The Oroville–Thermalito Complex is a group of reservoirs, structures, and facilities located in and around the city of Oroville in Butte County, California. The complex serves not only as a regional water conveyance and storage system, but is the headwaters for, and therefore perhaps is the most vital part of, the California Department of Water Resources' State Water Project, the world's largest publicly built and operated water and power development and conveyance system.[not in citation given]
Aerial view from the west showing Lake Oroville, the Oroville Dam, Thermalito Forebay and Thermalito Afterbay
|Nearest City(s)||Oroville East, Ca, Oroville, Ca & Thermalito, Ca|
|Operator||California Department of Water Resources (DWR)|
|Other operators/co-operators||Feather River Recreation and Parks District (FRRPD), California Department of Fish and Game|
|Primary source||Lake Oroville|
|Other source(s)||Feather River|
|Construction & operations|
|Designed & built by||United States Army Corps of Engineers|
The Oroville–Thermalito Complex was designed as an efficient water and power storage and conveyance system. All reservoirs and canals, combined, store about 3,620,000 acre feet (4.47 km3) when at max capacity, and generate power from releases made through Hyatt Powerplant and two other generating plants in nearby Thermalito. A special fish barrier dam was built to lead salmon and steelhead, returning to spawn, into the Feather River Fish Hatchery. The California Office of Environmental Health Hazard Assessment (OEHHA) has developed a safe eating advisory for fish caught in the Thermalito Forebay and Afterbay based on levels of mercury or PCBs found in local species.
Water released from Lake Oroville is used to produce electricity via Hyatt Powerplant, located in the bedrock beneath and inside of the core of Oroville Dam. Water can either enter the Feather River through the one-unit Thermalito Diversion Dam Powerplant and the Diversion Dam's 14 radial spill gates or up to 17,000 cu ft/s (480 m3/s) can be diverted into the Thermalito Power Canal.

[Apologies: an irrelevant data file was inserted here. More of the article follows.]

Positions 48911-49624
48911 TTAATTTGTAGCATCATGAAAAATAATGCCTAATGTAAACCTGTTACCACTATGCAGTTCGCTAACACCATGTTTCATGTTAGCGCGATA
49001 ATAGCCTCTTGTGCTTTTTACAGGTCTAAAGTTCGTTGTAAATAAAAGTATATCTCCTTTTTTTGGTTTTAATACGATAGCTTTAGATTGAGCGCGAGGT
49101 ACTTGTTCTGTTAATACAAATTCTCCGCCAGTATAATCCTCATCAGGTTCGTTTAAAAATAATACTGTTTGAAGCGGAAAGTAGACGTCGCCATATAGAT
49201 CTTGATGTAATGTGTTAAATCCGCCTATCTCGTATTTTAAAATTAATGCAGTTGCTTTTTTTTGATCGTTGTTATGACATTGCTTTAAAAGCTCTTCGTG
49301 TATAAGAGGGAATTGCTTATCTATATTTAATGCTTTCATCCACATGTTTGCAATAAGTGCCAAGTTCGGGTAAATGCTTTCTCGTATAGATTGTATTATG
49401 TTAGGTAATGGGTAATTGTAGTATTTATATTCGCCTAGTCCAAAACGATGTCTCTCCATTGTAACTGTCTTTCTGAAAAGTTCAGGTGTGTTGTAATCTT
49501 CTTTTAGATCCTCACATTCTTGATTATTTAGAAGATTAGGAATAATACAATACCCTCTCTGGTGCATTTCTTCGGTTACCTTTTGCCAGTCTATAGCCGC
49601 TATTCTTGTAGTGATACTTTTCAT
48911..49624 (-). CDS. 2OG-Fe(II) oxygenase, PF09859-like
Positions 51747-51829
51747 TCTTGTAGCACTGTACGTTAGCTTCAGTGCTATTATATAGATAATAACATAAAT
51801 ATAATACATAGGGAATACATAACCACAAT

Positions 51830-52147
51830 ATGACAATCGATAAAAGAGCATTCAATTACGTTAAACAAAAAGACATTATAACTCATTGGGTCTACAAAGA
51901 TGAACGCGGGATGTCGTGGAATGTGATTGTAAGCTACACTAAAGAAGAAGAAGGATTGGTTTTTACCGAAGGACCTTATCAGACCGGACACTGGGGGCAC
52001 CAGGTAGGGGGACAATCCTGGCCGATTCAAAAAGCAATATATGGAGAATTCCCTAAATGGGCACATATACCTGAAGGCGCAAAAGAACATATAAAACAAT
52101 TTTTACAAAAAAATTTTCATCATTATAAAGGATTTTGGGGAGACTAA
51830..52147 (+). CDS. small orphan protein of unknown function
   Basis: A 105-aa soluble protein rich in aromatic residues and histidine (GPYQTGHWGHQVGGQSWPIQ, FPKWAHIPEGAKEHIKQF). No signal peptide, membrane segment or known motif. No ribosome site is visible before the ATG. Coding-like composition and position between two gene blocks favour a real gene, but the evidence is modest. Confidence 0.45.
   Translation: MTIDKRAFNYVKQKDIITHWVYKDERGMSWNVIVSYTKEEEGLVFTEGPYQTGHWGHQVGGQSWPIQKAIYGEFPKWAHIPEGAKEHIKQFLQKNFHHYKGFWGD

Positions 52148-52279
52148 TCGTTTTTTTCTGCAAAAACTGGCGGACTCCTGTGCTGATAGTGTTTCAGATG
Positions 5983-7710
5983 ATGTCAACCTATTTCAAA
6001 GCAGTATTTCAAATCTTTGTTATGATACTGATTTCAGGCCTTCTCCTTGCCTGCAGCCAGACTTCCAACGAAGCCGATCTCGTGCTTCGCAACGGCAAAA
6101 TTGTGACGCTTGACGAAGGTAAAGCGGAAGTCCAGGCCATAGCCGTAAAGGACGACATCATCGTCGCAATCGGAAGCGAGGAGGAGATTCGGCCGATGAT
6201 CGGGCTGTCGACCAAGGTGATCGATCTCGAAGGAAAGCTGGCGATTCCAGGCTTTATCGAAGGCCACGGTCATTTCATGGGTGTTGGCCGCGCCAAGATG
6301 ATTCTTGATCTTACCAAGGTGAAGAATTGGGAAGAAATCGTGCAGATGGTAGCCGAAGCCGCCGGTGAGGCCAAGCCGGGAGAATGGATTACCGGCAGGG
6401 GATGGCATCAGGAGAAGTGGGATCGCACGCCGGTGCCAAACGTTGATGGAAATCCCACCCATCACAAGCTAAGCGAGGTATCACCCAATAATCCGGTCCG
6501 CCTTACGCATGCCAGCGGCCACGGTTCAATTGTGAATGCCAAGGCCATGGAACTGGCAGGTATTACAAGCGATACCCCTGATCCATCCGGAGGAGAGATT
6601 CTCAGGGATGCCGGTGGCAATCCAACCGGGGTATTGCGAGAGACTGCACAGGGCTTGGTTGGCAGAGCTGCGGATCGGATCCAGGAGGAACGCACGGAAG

From there, the water enters the Thermalito Power Canal and flows into Thermalito Forebay. At the end of the forebay, water enters the Thermalito Afterbay by way of the Thermalito Pumping–Generating Plant to produce electricity. The plant can also pump water back into the lake to be reused for power generation at Hyatt Powerplant when needed.
Lake Oroville is the second largest reservoir in California, and stores winter and spring runoff which is released into the Feather River at controlled intervals to meet the Project's needs. It also provides pumped-storage capacity, 750,000 acre feet (930,000,000 m3) of flood control storage, recreation, and freshwater releases to control salinity intrusion in the Sacramento-San Joaquin Delta and for fish and wildlife protection. The Lake is perhaps the most important of all the Oroville Complex facilities, being that it serves as the headwater of the entire State Water Project.
Lake Oroville has a maximum operating storage of 3,537,580 acre feet (4.36354×109 m3), which, for purposes of scale, is equal to over 1.153 trillion gallons of water. The lake has a water surface area of 15,810 acres (64.0 km2), a maximum water surface elevation of 901 feet (275 m), and 167 miles of shoreline.
Oroville Dam and spillwayEdit
The Oroville Dam is the tallest and largest dam in the United States. Completed in 1968, it stands 770 feet (230 m) high with a crest length (top of the dam) 6,920 feet (2,110 m) long. Over 80 million cubic yards of material were needed to build the Oroville Dam. There is enough material to build a two-lane highway around the earth in the Dam. Oroville Dam was named by the California Society of Professional Engineers as one of the seven wonders of engineering in California in 1967.
The dam's inner core is a thin layer made of clay material which resists seepage. Gold dredged tailings, sand & gravel left from the early 20th century gold rush dredging operations along the Feather River, make up the remainder of Oroville Dam. Beneath the dam a giant cavern almost as large as the State Capitol Building has been hollowed out to house six power generation units. Coupled with four additional units in the Thermalito Pumping–Generating Plant, they will generate more than 2.8 billion kilowatt-hours of energy annually.